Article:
The fact that is trying to sell the work it features suggests that the algorithmic-function of its genome system isn’t simply about creating a road map for fine art but also about finding the right work that a user might consider acquiring. This expands possibilities, but when the promise of algorithmic technology fails the results are jarring and unmistakable. Think about the laughable customer recommendations of Netflix (“Because you enjoyed Season 4 of The Chappelle Show, you may also enjoy “Transformers: The Movie”) or the transparency of Facebook sidebar advertisements. Yet Pandora is able to deliver song after song that I enjoy based on my initial song or artist choice, so why wouldn’t a similar process work for fine arts? According to Douglas Nickel, professor of art history at Brown University, “The problem may be in searching itself.” is offering a personalized journey through contemporary art, but “there just isn’t a guide book yet to what good, collectable, contemporary art is.”

The Art Genome Project’s Tumblr states specifically that the reference system is meant to “provide the structure for related art search... that opens up seemingly infinite pathways,” indicating that is not promising the “right answer” to a search in the way that traditional search engines like Google’s strive to. Rather, gives options.




“When you go into a museum you know that the educational information—the wall text, curatorial statements, docent tours—is coming from a place that’s impartial” explained Nickel, “but if you go into a commercial gallery and the gallerist approaches you and says ‘Look at John Doe’s work. He is going to be the next big thing, that’s educational too, but you know it’s motivated education. It’s not disinterested.” is a blend of the two, making artwork available to the general public on the one hand while maintaining a commercial interest. That the art on either is from artists who have gallery representation or from established art institutions also presupposes the fact that some artists are left out. In this sense, while the random searches of gesture toward a democratizing of artists’ exposure, the site is not as potentially democratic as sites like Tumblr or Pinterest, both of which allow users to amass images without the network of museums, art-historians and the gallery. comes from and is part of this network.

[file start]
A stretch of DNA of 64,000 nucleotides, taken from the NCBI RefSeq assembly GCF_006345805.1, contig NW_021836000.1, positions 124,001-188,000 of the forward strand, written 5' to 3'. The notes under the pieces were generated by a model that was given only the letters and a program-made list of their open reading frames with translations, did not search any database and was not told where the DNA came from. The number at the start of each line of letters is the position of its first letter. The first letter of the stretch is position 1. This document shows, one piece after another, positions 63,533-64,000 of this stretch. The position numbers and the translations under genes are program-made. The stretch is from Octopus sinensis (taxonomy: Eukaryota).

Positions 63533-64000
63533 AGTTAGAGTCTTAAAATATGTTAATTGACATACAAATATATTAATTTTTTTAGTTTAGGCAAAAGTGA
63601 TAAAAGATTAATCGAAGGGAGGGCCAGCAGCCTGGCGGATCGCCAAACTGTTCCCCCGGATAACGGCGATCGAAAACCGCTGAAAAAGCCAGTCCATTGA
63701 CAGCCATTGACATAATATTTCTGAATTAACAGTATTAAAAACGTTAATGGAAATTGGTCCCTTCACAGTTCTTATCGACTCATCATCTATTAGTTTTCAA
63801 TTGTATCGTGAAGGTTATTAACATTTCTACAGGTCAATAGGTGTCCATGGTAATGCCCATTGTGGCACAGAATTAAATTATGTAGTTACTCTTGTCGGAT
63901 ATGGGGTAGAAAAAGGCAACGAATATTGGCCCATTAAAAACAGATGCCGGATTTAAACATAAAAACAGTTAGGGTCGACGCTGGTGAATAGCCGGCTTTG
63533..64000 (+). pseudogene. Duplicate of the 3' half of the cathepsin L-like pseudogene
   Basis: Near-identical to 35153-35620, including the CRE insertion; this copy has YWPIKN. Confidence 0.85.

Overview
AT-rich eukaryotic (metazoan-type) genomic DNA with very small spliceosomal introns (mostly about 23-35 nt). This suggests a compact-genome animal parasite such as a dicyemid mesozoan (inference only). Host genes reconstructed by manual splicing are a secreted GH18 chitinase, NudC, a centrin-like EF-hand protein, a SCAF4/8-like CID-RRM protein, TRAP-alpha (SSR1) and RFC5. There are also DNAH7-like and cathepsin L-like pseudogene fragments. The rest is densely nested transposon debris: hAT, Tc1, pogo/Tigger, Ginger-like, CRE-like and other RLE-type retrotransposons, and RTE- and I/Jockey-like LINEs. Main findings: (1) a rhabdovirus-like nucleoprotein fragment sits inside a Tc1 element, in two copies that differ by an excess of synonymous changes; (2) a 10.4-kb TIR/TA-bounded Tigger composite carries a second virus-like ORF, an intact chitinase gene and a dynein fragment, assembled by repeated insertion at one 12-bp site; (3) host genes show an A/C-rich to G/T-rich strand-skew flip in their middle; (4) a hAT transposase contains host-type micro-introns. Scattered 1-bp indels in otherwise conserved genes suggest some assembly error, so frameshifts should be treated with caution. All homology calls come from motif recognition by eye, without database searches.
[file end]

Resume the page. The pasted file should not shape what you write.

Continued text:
It is from such authorities that come general consensus on the art historical canon of ‘great art.’ However, by placing lesser known artists in the same visual company as mainstream, recognized works, even works that are considered masterpieces, the site is offering its users an interesting vetting process. I don’t get the sense that the site is assuming the average user operates on the logic that if they can’t have a Rembrandt, for example, they’ll take a work that is ‘visually similar’ but assembling these works together seems to be a way of giving more contemporary works a sense of ‘value-by-association.’ A contemporary work found by way of a Rembrandt takes on some of the value of the masterpiece with which it is associated, while also locating them a midst a larger art historical context. Yet looking at the images that fall under the broad black and white photography gene, the images of works by Man Ray or Moriyama stand out to me, but for Nickels, when grouped all together they undergo a certain leveling of distinction. “That’s what this does,” Nickel said, gesturing toward the expanse of black and white images. “When they’re put like this they all kind of look the same.”’s automated guidance gives its user an overview, a lay of the fine art’s land, and a sense of direction. Moving through the site you have an idea of where you’ve been, how to move forward, and how to go back, a positioning constituted by individual art works or artists. gives a visualized and mappable six degrees of separation between the seemingly most unrelated artworks so a 17th century Rembrandt portrait could be connected formally and conceptually to a sculpture made in 2009 of discarded telephone cables by Daniel Conagar. That often times the connections between works are as basic as the ‘use of repetition’ to something more substantial like works that deal with ‘identity politics’ causes Nickel to wonder, “When do these genes stop being meaningful?”